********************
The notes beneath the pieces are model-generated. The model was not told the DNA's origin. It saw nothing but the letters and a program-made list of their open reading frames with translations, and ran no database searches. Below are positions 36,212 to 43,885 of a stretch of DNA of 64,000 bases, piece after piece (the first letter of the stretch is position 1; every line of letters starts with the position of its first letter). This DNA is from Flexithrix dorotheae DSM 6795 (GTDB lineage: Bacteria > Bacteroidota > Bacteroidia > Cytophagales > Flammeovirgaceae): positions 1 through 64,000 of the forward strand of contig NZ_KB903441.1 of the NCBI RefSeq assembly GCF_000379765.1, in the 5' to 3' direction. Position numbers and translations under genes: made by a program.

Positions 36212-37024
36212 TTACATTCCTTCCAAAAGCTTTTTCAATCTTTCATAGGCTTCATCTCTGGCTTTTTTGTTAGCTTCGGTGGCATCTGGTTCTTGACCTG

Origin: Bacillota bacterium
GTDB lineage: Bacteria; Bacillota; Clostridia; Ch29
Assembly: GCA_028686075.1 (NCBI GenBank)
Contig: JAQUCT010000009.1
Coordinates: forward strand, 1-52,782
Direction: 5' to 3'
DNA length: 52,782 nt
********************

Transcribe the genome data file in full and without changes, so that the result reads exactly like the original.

The notes beneath the pieces are model-generated. The model was not told the DNA's origin. It saw nothing but the letters and a program-made list of their open reading frames with translations, and ran no database searches. Below are positions 36,212 to 43,885 of a stretch of DNA of 64,000 bases, piece after piece (the first letter of the stretch is position 1; every line of letters starts with the position of its first letter). This DNA is from Flexithrix dorotheae DSM 6795 (GTDB lineage: Bacteria > Bacteroidota > Bacteroidia > Cytophagales > Flammeovirgaceae): positions 1 through 64,000 of the forward strand of contig NZ_KB903441.1 of the NCBI RefSeq assembly GCF_000379765.1, in the 5' to 3' direction. Position numbers and translations under genes: made by a program.

Positions 36212-37024
36212 TTACATTCCTTCCAAAAGCTTTTTCAATCTTTCATAGGCTTCATCTCTGGCTTTTTTGTTAGCTTCGGTGGCATCTGGTTCTTGACCTG

Origin: Bacillota bacterium
GTDB lineage: Bacteria; Bacillota; Clostridia; Ch29
Assembly: GCA_028686075.1 (NCBI GenBank)
Contig: JAQUCT010000009.1
Coordinates: forward strand, 1-52,782
Direction: 5' to 3'
DNA length: 52,782 nt